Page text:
Random Updates


I find myself quite enjoying the works of Neven Iliev, which can be found on RoyalRoad.com where he goes by the username of Exterminatus.

When I read for fun, I fly through novels. I read the Belgeriad series in one sitting, which is barely over 1,700 pages in paperback. Granted, it was a long sitting, around fourteen hours. I spent a nice solid week enraptured with Iliev’s “Everybody Loves Large Chests” universe, and I can’t wait for more Audible releases of the series.

Signal Boost: a professor’s response to complaints about wearing a #BlackLivesMatter shirt

I’m signal boosting this because I think there are a few brilliant points the professor makes, and I would really like to know who s/he is so I can kudos them properly.

Unformatted text is below for those needing TTS or screen reader. The source is:

Law professor’s response to BLM shirt complaint.

Flat-File (Spreadsheet style) versus Relational Databases

I see the question coming up more and more of when to switch from something like Excel to something more like Access or a more fully fledged database server like MS SQL Server for data storage. So, here are a few things I find useful to consider when deciding between a relational database (RDB) driven versus a spreadsheet driven tracker:

Review: Identity Crisis

Identity Crisis Identity Crisis by Kevin J. Anderson
My rating: 3 of 5 stars

The concept of this novella makes for some interesting thought poking. The introduction to the Fictionwise publication notes that the novella was developed into a full novel called “Hopscotch”. While the short story was entertaining, the concept wasn’t to my taste enough to go look up the longer piece.

Essentially, you have a world advanced enough to transfer between bodies all the mental parts that make us uniquely ourselves – memories along with personality, all that. You have a protagonist who makes a living by body swapping with people who want to get out of a bad experience – surgery, exercise, etc. And you have a client with less than perfect morals. What could go wrong?

On (Proofing) Writing

David Farland (of Runelords fame) sends out Daily Writing Kicks, and one of his recent ones was a pretty big plug for a site called Grammarly. His guest’s theme for the post was on automated proofreaders, which once you get passed the Microsoft Office tragedy can be pretty nifty. However, the grammar check can only help so much, and if you happen to have a problem with your composition more than your grammar, or maybe you’re not at native fluency for the language you’re writing in, then often what you write is a far cry from what you thought you wrote.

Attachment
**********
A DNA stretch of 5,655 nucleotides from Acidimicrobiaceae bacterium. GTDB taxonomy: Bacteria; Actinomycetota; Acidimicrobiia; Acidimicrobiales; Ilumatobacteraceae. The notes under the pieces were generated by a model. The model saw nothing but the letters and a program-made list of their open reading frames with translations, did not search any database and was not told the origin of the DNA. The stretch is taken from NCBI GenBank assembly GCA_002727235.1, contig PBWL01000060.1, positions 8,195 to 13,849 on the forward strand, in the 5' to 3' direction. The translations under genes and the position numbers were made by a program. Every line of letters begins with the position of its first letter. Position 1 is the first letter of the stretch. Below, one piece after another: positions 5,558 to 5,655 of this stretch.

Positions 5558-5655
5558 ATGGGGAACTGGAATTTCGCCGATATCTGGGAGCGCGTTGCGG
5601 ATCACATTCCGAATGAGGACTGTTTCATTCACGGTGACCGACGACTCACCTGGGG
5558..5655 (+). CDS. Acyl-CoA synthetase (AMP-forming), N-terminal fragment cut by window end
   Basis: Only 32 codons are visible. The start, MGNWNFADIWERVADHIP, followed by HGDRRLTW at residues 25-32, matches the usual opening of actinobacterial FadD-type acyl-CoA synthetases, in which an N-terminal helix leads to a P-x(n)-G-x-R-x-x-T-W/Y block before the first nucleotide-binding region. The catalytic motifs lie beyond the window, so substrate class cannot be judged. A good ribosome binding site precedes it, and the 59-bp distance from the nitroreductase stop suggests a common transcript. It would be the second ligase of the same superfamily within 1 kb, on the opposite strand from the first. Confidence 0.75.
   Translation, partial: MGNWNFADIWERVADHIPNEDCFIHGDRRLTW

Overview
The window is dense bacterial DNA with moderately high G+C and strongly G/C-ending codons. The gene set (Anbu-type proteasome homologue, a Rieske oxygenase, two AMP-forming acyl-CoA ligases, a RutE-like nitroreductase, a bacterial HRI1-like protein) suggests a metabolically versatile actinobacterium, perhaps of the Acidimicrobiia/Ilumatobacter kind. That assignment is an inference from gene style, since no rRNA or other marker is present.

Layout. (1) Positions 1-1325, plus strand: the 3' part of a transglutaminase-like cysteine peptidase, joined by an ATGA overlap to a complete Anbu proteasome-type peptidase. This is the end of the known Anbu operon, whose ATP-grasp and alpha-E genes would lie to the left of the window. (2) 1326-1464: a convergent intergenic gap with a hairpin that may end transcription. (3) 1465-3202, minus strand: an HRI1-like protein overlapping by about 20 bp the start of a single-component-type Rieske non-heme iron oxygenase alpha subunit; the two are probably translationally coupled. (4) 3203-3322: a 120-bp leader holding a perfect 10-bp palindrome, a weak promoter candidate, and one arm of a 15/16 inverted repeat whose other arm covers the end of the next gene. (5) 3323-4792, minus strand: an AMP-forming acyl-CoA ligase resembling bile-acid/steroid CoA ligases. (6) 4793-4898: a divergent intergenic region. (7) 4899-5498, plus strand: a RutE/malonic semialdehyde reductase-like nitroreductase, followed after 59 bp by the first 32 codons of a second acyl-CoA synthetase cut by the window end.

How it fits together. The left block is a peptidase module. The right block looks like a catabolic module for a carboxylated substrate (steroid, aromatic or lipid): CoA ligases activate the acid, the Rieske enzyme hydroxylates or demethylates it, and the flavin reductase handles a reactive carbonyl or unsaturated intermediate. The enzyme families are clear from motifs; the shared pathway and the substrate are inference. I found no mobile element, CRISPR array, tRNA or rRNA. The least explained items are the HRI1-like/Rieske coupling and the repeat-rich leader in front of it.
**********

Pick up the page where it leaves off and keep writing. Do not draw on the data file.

That’s why having your work read back to you can be so gosh darned useful. If you’re writing in Microsoft Word (and a number of other Microsoft productivity apps), you can access the built-in voice reader. If you’re working with something that can save a textual PDF (not an image of the page, but the selectable text), you can use Adobe Reader’s “Read Out Loud” feature.

But sometimes you just want to save a voice clip off to listen to later. Balabolka is a pretty nifty free client for that.

thought for the day: the story of data

Data are like words. Alone, their meanings are muted and confusing. Strung together, data points become information. Like a free standing sentence, information on its own can be misleading. Information combined with more information creates knowledge, the paragraphs where you start to understand what those strung together “words” really mean. And when knowledges collide, you get wisdom, the big picture, the fulcrum and the pivot point through which you can move worlds.

My former colleges and I, when I worked as a Data Specialist, were tasked with making sense of what a “Data Specialist” actually did in the company. I don’t remember who first came up with the idea of equating data and words, but it’s stuck with me. The thought above is my own phrasing, and I’ll likely keep changing the wording, but the essentials I think have developed pretty well.